Proceedings Papers

Paper presented at the SPWLA 57th Annual Logging Symposium, June 25–29, 2016

Paper Number: SPWLA-2016-X

Abstract

Abstract NMR T2 logs respond to both pore size distribution and fluid properties. The presence of more than one fluid can complicate interpretation due to the overprint of the fluids on the pore size information. For many interpretation techniques, including core-based rock typing applications, the response must be transformed to that of a water-filled formation. Further, NMR logs acquired while drilling can look very different to those acquired later, either while wiping with the same logging-while-drilling (LWD) tool used during drilling or on a later wireline-conveyed pass. The difference in the T2 logs is generally due to mud filtrate invasion. Water-based mud (WBM) filtrate invasion into a hydrocarbon zone or oil-based mud (OBM) filtrate invasion into a water zone can both cause additional fluid-related complications. In these circumstances, fluid substitution is performed on the NMR logs in which the hydrocarbon response is replaced by water response. This paper details the workflow first proposed by Shell (Volokitin et al., 1999, 2001), enhanced by NMR factor analysis (Jain et al., 2013) to determine the fluid-related bin porosities and T2 cutoffs. A step-by-step workflow is provided allowing petrophysicists to use this technique in their daily work. The fluid substitution process is illustrated through several examples. In the first example, laboratory T2 measurements were acquired on a core first saturated with water, then with hydrocarbon. The fluid substitution applied to the hydrocarbon-saturated T2 log successfully restores the T2 log as measured on the water-saturated core. The second example is a case of drill & wipe pass LWD NMR logs acquired across an oil-water contact in a formation drilled with OBM. The wipe pass logs look vastly different to the drill pass logs due to invasion. Once the two logs are transformed to water-filled response by substituting the hydrocarbon and OBM filtrate with water, the drill & wipe pass NMR logs look the same and yield the same answers. The third example demonstrates the impact of gas substitution. Before substituting the gas response, it must be corrected for hydrogen index and incomplete polarization effects with the help of other logs. This example shows a formation with both a gas-oil contact and oil-water contact drilled with OBM. The T2 distribution in the water zone serves as a reference to quality control the fluid substitution in the oil and gas zones. The fourth example displays heavy oil substitution. If all the oil components are measurable by NMR, the heavy oil response can be substituted even though its T2 spectrum resides in the bound fluid part of the total spectrum due its fast relaxation time. The permeability and irreducible water saturation must first be estimated using other information before the substitution. These results suggest that fluid substitution is essential to understand and compare NMR logs across the same reservoir at different time in the drilling / fluid invasion process. Fluid substitution to obtain a water-filled response provides corrected pore size distribution and enhanced reservoir rock quality evaluation.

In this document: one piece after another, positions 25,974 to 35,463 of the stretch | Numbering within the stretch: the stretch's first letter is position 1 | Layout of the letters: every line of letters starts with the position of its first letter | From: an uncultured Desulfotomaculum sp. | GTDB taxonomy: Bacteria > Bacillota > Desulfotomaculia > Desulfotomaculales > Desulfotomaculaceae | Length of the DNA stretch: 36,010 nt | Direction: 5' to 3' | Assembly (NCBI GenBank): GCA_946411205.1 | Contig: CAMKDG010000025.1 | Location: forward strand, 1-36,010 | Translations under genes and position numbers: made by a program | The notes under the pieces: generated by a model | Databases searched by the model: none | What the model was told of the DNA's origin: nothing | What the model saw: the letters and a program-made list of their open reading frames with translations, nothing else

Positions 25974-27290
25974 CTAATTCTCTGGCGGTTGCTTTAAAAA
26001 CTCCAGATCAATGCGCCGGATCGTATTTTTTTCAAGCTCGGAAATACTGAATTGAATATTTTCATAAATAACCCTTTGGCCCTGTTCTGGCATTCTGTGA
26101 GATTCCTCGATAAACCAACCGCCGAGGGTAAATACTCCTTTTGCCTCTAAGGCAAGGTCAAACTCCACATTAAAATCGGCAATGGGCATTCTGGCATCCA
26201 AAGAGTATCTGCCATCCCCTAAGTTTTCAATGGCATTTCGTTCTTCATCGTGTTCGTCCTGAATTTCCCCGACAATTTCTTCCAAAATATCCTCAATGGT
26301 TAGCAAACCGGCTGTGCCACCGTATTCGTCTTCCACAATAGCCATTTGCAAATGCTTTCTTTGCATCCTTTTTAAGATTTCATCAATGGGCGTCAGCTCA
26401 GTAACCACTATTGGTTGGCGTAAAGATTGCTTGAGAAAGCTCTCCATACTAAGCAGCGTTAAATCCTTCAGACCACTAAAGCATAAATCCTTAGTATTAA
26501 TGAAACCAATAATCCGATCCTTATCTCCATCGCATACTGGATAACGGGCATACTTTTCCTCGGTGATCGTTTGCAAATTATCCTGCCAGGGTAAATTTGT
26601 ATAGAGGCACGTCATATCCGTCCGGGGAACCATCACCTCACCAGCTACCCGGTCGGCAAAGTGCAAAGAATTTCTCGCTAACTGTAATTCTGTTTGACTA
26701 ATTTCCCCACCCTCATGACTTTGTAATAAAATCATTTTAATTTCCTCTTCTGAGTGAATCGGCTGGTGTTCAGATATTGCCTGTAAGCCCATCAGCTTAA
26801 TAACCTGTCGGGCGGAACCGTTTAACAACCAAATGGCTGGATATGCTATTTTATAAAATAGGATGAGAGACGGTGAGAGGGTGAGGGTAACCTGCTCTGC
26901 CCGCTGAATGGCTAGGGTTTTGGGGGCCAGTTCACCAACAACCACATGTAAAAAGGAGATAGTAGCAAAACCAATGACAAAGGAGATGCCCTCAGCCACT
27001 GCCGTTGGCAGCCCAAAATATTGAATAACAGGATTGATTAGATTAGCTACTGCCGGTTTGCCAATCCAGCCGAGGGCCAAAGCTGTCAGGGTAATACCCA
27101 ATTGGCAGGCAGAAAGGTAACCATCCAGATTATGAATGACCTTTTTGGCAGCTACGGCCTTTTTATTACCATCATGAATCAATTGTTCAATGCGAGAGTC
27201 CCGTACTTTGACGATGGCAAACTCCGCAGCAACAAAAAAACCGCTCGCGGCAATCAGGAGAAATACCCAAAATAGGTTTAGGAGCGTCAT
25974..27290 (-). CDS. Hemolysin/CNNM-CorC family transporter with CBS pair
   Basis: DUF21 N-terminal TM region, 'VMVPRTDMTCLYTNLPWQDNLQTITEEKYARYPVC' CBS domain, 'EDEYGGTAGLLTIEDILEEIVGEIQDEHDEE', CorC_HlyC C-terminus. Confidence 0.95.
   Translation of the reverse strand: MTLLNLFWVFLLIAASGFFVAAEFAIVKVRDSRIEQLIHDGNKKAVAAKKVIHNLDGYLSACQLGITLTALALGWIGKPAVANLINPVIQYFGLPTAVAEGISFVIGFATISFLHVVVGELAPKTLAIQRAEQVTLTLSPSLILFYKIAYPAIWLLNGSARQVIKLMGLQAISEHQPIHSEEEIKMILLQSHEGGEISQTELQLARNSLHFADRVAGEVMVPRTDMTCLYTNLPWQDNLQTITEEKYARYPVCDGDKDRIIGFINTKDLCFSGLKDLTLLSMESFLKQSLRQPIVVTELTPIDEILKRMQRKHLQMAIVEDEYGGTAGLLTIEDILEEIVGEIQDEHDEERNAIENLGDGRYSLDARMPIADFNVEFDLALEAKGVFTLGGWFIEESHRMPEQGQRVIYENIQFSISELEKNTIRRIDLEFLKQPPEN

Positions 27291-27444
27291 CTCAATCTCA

Proceedings Papers

Chanh Cao Minh, Steve Crary, Philip M. Singer, Andrea Valori, Nate Bachman, Gabor Hursan, Shouxiang Ma, Ali Belowi, Ghazi Kraishan

Paper presented at the SPWLA 56th Annual Logging Symposium, July 18–22, 2015

Paper Number: SPWLA-2015-III

Abstract